Wedding: Searching the venue

After getting engaged for more than a year, we finally decided to tie the knot in 2014.

The first thing we did was to secure a venue on our desired date. Initially we wanted to have only an ROM ceremony with close friends and relatives so we planned to have it in a cafe that could cater for 100 pax. Out of 8 cafes I wrote to, only 3 replied with a “yes” and 2 didn’t respond after asking me what ROM was. However, those who responded could not fit in 100 pax and required a “rental fee” (frankly, we are intruding their business hours). On top of that, corkage fees are required per bottle and most charged a high price per pax for the buffet. The cost of having our ROM in a cafe was equivalent to having a wedding dinner at a Chinese restaurant.

So, we scrapped the idea and looked for an alternative – rent a bungalow.

Renting a bungalow for your ROM really takes up a lot of your time … and money. Although I found 2 caterers that provided reasonable pricing for the buffet, the furniture rental costed way too much. There are also other hidden costs such as transportation fees, waiter fees and off-peak hours fees. A lot of planning will be involved and working with different vendors can be a hassle.

We ditched the idea and agreed to have our ROM at the JPN office in July 2014, followed by lunch with a small group of friends and immediate family members. We also wanted a private event where we could exchange our wedding vows. How long did we take to decide on the venue? 1 day.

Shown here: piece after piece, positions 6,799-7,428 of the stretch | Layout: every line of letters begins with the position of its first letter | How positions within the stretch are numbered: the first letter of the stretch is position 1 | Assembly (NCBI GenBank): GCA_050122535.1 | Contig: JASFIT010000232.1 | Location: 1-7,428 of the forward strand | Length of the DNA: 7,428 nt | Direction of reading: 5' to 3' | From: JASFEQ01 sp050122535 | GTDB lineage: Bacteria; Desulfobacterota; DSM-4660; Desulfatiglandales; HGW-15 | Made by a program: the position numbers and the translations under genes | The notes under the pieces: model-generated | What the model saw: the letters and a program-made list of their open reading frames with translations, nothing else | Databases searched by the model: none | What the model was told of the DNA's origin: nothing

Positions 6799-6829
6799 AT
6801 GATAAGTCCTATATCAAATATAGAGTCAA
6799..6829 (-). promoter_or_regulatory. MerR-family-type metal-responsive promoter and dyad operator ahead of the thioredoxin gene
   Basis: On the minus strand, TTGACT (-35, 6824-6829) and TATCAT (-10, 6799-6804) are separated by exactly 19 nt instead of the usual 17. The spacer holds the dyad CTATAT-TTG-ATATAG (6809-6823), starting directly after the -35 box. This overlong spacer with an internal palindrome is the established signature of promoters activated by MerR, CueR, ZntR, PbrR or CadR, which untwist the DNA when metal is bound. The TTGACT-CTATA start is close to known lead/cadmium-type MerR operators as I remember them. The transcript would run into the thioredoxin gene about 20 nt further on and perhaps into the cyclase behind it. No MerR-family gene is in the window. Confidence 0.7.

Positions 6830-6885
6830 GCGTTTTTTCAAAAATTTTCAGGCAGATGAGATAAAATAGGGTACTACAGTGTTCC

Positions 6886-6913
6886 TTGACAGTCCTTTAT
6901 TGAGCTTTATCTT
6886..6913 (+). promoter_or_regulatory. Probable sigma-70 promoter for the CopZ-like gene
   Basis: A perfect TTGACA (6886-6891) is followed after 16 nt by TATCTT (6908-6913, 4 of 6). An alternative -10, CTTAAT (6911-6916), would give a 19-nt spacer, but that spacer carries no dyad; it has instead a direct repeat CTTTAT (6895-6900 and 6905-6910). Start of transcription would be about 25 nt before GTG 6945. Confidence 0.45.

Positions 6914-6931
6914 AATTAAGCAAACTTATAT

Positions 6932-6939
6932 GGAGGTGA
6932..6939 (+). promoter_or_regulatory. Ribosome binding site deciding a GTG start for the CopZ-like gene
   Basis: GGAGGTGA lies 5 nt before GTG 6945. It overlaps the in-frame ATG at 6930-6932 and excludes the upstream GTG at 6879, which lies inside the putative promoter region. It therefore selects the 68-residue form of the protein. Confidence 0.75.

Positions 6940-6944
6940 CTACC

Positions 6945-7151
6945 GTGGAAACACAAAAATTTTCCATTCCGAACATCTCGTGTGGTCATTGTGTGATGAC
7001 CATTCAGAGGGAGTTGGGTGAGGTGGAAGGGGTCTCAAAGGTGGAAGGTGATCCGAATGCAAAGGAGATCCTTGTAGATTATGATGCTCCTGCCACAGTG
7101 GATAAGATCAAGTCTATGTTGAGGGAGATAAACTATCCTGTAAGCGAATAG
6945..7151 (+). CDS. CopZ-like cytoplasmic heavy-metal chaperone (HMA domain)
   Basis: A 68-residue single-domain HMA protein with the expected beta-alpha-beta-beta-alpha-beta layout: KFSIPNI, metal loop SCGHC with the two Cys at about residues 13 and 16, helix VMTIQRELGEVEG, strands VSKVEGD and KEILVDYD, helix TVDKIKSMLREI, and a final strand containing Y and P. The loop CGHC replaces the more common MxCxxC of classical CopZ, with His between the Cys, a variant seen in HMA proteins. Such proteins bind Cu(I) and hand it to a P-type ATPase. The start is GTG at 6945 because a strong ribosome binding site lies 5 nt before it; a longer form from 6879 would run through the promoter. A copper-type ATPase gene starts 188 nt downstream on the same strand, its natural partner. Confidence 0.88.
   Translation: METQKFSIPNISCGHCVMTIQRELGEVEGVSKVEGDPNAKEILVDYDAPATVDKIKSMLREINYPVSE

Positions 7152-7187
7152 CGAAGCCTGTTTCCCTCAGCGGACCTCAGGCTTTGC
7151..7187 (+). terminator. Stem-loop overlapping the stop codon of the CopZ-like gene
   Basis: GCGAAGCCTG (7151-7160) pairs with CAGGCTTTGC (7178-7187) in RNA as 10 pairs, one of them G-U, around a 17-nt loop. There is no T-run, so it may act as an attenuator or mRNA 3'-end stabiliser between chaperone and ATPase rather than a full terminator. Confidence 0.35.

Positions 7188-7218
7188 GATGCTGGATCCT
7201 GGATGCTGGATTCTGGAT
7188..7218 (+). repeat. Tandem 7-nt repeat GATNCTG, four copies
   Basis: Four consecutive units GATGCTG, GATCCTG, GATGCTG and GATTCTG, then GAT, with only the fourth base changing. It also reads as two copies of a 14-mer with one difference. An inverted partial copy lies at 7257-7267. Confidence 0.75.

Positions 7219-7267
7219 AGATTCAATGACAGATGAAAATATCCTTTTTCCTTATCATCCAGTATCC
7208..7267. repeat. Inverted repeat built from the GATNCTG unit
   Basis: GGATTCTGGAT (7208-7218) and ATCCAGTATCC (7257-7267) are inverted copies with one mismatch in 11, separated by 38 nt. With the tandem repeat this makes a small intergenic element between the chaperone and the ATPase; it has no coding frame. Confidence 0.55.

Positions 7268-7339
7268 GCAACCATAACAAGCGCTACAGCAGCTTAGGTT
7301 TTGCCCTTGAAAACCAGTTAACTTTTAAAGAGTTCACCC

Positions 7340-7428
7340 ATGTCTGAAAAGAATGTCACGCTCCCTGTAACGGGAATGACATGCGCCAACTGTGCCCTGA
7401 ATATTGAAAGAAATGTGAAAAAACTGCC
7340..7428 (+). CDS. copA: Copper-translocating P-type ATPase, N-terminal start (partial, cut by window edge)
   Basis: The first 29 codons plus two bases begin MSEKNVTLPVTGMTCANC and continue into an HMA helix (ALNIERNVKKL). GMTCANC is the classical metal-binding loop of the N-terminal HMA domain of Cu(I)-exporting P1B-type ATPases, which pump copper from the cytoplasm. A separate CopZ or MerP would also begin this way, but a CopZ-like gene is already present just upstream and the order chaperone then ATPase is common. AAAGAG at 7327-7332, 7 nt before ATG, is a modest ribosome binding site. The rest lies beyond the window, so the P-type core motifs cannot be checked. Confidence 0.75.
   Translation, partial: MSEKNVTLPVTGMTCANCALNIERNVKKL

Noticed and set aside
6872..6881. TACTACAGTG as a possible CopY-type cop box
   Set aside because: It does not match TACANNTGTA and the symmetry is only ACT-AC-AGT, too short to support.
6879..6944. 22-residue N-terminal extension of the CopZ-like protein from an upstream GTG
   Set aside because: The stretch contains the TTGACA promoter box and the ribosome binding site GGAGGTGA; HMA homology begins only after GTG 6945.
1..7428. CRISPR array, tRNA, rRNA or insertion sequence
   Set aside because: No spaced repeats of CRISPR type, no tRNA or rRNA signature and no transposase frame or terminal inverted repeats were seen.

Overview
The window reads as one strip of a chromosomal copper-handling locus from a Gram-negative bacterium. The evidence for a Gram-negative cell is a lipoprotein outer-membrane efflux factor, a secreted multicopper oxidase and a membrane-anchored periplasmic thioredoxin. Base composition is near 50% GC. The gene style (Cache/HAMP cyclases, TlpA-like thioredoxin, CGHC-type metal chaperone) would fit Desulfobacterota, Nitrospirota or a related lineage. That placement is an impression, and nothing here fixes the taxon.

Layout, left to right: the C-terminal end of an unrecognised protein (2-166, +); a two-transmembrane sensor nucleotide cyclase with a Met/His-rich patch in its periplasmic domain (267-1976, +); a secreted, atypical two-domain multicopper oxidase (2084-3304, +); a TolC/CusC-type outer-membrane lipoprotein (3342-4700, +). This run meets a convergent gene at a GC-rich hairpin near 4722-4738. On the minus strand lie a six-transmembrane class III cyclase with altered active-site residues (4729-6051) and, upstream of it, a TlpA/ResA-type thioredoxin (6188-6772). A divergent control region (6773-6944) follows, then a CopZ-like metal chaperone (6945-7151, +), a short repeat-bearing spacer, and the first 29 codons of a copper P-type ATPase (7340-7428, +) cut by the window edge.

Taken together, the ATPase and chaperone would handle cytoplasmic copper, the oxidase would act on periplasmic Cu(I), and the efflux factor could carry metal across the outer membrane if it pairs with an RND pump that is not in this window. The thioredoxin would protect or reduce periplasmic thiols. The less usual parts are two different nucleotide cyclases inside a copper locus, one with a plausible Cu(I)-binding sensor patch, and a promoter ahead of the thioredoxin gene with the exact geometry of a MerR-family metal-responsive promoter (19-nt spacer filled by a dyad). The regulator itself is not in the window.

We paid our deposit today in order to confirm our date and we’re relieved! Now to move on to other things such as our preferred colour(s) for the wedding, bridesmaids’ dresses & groomsmen’s attires, wedding favours, photographer, MUA, invitation cards, etc.

Yup, we are really doing this! October 2014 is a year away but as we always say, time flies!


Finding my roots

I rarely cook Chinese dishes even though I live in a home where we have Chinese food everyday. My dad has tried teaching me, but I always fail in getting the flavour right. He remarked that it’s because I suppressed my “inner-cook skill*” due to my dependance on measured ingredients. I think it’s mainly because we have different taste buds :P

(*My dad always assumes that all Hainanese have innate cooking skills)

I will be moving into my new home in a few months time with my soon-to-be husband. My future husband is a typical Chinese who favours Chinese food over everything else and can’t live without chili. I can never understand his preference considering we have a lot of good non-ChineseAsian restaurants all over the Klang Valley but this guy will pick a bowl of fish head meehoon over a plate of spaghetti anytime.

So I figured that I need to learn some Chinese dishes, pronto. The first person I asked for help was of course, my dad.

For the basics, he taught me his own Hainanese Fried Meehoon recipe which was really easy to cook. His secret ingredients: oyster sauce and brown sugar.

He stood next to me giving me directions on what to pour into the wok but never gave me measurements – “just agak-agak (estimate) the sauces, then you need to taste it with a spoon. If it’s a little salty, has a light sweetness with a hint of peppery taste, you are on the right track.”

So after 10 minutes, here’s my Hainanese Fried Meehoon:

I sent the above picture to my fiancĂ© and he asked me, “Singapore Fried Meehoon?”

(-___- “)

Looking forward to recreate familiar dishes at home with my parents before I move out. Otherwise, there’s always Google ;)